ORCHIDEE-PEAT (revision 4596), a model for northern peatland CO2, water, and energy fluxes on daily to annual scales

Qiu, Chunjing and Zhu, Dan and Ciais, Philippe and Guenet, Bertrand and Krinner, Gerhard and Peng, Shushi and Aurela, Mika and Bernhofer, Christian and Brümmer, Christian and Bret-Harte, Syndonia and Chu, Housen and Chen, Jiquan and Desai, Ankur R. and Dušek, Jǐrí and Euskirchen, Eugénie S. and Fortuniak, Krzysztof and Flanagan, Lawrence B. and Friborg, Thomas and Grygoruk, Mateusz and Gogo, Sébastien and Grünwald, Thomas and Hansen, Birger U. and Holl, David and Humphreys, Elyn and Hurkuck, Miriam and Kiely, Gerard and Klatt, Janina and Kutzbach, Lars and Largeron, Chloé and Laggoun-Défarge, Fatima and Lund, Magnus and Lafleur, Peter M. and Li, Xuefei and Mammarella, Ivan and Merbold, Lutz and Nilsson, Mats B. and Olejnik, Janusz and Ottosson-Löfvenius, Mikaell and Oechel, Walter and Parmentier, Frans Jan W. and Peichl, Matthias and Pirk, Norbert and Peltola, Olli and Pawlak, Włodzimierz and Rasse, Daniel and Rinne, Janne and Shaver, Gaius and Peter Schmid, Hans and Sottocornola, Matteo and Steinbrecher, Rainer and Sachs, Torsten and Urbaniak, Marek and Zona, Donatella and Ziemblinska, Klaudia (2018) ORCHIDEE-PEAT (revision 4596), a model for northern peatland CO2, water, and energy fluxes on daily to annual scales. Geoscientific Model Development, 11 (2). pp. 497-519. ISSN 1991-959X

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Peatlands store substantial amounts of carbon and are vulnerable to climate change. We present a modified version of the Organising Carbon and Hydrology In Dynamic Ecosystems (ORCHIDEE) land surface model for simulating the hydrology, surface energy, and CO2 fluxes of peatlands on daily to annual timescales. The model includes a separate soil tile in each 0.5° grid cell, defined from a global peatland map and identified with peat-specific soil hydraulic properties. Runoff from non-peat vegetation within a grid cell containing a fraction of peat is routed to this peat soil tile, which maintains shallow water tables. The water table position separates oxic from anoxic decomposition. The model was evaluated against eddy-covariance (EC) observations from 30 northern peatland sites, with the maximum rate of carboxylation (Vcmax) being optimized at each site. Regarding short-term day-to-day variations, the model performance was good for gross primary production (GPP) (r2 Combining double low line 0.76; Nash-Sutcliffe modeling efficiency, MEF Combining double low line 0.76) and ecosystem respiration (ER, r2 Combining double low line 0.78, MEF Combining double low line 0.75), with lesser accuracy for latent heat fluxes (LE, r2 Combining double low line 0.42, MEF Combining double low line 0.14) and and net ecosystem CO2 exchange (NEE, r2 Combining double low line 0.38, MEF Combining double low line 0.26). Seasonal variations in GPP, ER, NEE, and energy fluxes on monthly scales showed moderate to high r2 values (0.57-0.86). For spatial across-site gradients of annual mean GPP, ER, NEE, and LE, r2 values of 0.93, 0.89, 0.27, and 0.71 were achieved, respectively. Water table (WT) variation was not well predicted (r2<0.1), likely due to the uncertain water input to the peat from surrounding areas. However, the poor performance of WT simulation did not greatly affect predictions of ER and NEE. We found a significant relationship between optimized Vcmax and latitude (temperature), which better reflects the spatial gradients of annual NEE than using an average Vcmax value.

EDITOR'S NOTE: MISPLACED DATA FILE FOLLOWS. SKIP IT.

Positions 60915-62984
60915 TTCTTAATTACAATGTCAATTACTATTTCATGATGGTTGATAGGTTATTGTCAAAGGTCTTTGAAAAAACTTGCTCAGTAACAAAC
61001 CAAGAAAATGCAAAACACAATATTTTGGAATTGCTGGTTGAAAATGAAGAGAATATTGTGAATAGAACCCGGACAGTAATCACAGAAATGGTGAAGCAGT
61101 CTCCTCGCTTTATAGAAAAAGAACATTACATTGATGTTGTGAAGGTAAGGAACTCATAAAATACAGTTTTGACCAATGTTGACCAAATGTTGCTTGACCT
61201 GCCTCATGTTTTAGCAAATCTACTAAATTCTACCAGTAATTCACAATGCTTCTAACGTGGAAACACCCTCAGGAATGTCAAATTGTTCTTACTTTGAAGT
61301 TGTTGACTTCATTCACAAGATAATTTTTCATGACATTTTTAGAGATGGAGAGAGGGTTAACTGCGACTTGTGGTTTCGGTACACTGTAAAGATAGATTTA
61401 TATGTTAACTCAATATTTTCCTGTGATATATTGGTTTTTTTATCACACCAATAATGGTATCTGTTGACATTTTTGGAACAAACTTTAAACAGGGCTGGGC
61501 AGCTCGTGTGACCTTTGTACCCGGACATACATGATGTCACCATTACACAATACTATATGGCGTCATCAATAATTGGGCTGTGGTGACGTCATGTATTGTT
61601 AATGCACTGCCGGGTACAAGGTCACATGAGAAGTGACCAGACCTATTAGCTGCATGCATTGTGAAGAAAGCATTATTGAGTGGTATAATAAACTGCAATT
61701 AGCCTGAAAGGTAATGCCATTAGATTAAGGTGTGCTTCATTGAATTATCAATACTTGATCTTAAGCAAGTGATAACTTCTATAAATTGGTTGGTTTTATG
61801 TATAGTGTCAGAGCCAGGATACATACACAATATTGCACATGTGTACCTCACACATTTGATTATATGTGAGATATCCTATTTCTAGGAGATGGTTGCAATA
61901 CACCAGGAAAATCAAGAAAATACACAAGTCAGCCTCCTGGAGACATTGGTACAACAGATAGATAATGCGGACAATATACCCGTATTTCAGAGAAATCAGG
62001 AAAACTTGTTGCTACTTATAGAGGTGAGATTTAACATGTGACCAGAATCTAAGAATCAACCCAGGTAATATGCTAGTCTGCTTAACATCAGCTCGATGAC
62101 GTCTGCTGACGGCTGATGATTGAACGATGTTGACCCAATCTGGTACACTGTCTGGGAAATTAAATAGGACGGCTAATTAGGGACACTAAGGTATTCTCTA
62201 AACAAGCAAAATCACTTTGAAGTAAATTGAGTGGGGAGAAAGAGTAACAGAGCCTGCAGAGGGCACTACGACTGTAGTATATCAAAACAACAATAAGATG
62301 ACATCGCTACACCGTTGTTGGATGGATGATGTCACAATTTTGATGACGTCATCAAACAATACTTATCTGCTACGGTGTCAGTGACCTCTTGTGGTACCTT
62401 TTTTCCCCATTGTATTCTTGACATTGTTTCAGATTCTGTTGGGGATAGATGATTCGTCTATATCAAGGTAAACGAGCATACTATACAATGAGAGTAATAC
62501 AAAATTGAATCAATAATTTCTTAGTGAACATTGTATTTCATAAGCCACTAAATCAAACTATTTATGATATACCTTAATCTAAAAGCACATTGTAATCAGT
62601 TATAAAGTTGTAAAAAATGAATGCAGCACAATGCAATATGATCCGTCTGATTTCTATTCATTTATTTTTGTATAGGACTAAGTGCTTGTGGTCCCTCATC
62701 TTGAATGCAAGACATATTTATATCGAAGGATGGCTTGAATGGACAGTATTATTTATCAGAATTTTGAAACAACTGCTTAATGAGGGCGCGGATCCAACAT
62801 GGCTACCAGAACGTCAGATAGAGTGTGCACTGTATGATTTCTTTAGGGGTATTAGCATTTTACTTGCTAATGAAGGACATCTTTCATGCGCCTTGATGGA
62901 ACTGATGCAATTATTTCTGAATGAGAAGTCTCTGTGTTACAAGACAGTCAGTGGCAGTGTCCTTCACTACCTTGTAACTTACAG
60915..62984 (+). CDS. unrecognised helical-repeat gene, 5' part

Item Type: Article
Additional Information: Funding Information: Acknowledgements. This study was supported by the European Research Council Synergy grant ERC-2013-SyG-610028 IMBALANCE-P. We would like to thank all the PIs for giving us permission to use the flux and ancillary data and for all the help and advice they provided while we were preparing the manuscript. We thank the Polish National Science Centre which provided funds for site Kopytkowo (PL-Kpt) under projects UMO-2011/01/B/ST10/07550 and UMO-2015/17/B/ST10/02187, and the Department of Energy for supporting measurements at Lost Creek fen (US-Los) through the AmeriFlux Network Management Project. We gratefully acknowledge the financial support provided for the La Guette site under the Labex VOLTAIRE (ANR-10-LABX-100-01) and the PIVOTS project of the Région Centre – Val de Loire (ARD 2020 program and CPER 2015–2020). Data from the Greenlandic sites (DK-ZaF and DK-NuF) were provided by the Greenland Ecosystem Monitoring Programme. The US-Bes tower is funded by NSF (award nos. 1204263 and 1702797), NASA ABoVE (NNX15AT74A; NNX16AF94A), EU Horizon 2020 INTAROS (under grant agreement no. 727890), and the NERC UAMS grant (NE/P002552/1).
Uncontrolled Keywords: /dk/atira/pure/subjectarea/asjc/2600/2611
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Depositing User: Admin SSL
Date Deposited: 19 Oct 2022 23:03
Last Modified: 01 Aug 2023 01:40
URI: http://repository-testing.wit.ie/id/eprint/3761

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